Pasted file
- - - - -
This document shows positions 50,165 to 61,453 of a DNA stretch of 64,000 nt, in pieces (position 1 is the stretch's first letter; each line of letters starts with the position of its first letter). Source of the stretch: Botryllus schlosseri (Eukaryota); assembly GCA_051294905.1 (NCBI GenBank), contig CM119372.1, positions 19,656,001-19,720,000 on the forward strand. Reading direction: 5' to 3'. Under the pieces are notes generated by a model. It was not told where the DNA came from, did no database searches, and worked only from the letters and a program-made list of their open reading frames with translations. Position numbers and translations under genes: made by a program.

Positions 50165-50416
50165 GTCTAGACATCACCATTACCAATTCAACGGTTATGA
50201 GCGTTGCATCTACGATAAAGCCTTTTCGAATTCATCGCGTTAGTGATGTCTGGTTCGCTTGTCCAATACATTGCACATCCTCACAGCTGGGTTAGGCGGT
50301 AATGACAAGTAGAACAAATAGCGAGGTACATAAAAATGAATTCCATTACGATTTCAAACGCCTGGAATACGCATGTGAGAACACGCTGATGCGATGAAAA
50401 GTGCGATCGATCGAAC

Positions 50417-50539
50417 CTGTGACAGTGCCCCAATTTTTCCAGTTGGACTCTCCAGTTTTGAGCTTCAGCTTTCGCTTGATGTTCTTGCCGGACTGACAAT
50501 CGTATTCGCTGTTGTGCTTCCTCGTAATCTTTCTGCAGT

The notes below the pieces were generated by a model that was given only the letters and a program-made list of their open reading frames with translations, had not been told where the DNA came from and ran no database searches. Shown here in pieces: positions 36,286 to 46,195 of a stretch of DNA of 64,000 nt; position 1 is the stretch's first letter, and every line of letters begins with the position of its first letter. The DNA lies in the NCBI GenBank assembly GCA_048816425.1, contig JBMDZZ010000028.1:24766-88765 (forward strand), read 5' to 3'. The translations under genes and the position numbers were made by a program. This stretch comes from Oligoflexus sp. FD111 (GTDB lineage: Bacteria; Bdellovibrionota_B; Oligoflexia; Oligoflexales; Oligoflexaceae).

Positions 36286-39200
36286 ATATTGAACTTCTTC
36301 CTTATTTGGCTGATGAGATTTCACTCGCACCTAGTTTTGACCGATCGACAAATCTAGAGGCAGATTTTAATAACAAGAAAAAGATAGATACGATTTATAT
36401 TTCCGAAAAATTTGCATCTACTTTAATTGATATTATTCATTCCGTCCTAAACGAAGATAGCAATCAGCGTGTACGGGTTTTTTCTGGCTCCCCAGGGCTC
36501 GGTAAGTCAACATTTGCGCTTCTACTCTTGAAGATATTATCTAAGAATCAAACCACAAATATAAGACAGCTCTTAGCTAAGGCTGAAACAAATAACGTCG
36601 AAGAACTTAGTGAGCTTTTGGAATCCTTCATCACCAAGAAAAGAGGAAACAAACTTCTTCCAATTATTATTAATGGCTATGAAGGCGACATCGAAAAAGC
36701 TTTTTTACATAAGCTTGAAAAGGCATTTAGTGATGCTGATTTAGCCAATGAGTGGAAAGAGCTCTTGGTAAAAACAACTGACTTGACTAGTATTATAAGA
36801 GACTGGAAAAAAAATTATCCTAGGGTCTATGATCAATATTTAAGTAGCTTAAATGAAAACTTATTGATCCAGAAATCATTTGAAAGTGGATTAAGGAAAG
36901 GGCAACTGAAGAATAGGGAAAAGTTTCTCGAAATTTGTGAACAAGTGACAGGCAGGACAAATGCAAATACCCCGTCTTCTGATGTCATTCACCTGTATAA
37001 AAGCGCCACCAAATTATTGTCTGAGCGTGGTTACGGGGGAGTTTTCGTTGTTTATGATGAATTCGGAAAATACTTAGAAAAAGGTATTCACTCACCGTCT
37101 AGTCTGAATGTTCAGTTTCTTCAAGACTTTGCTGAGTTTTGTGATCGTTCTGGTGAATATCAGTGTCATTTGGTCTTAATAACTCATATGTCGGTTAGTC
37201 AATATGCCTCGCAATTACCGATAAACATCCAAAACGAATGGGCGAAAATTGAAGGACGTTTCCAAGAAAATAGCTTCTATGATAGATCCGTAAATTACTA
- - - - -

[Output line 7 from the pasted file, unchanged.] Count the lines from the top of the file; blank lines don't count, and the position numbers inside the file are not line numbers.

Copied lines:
Positions 50417-50539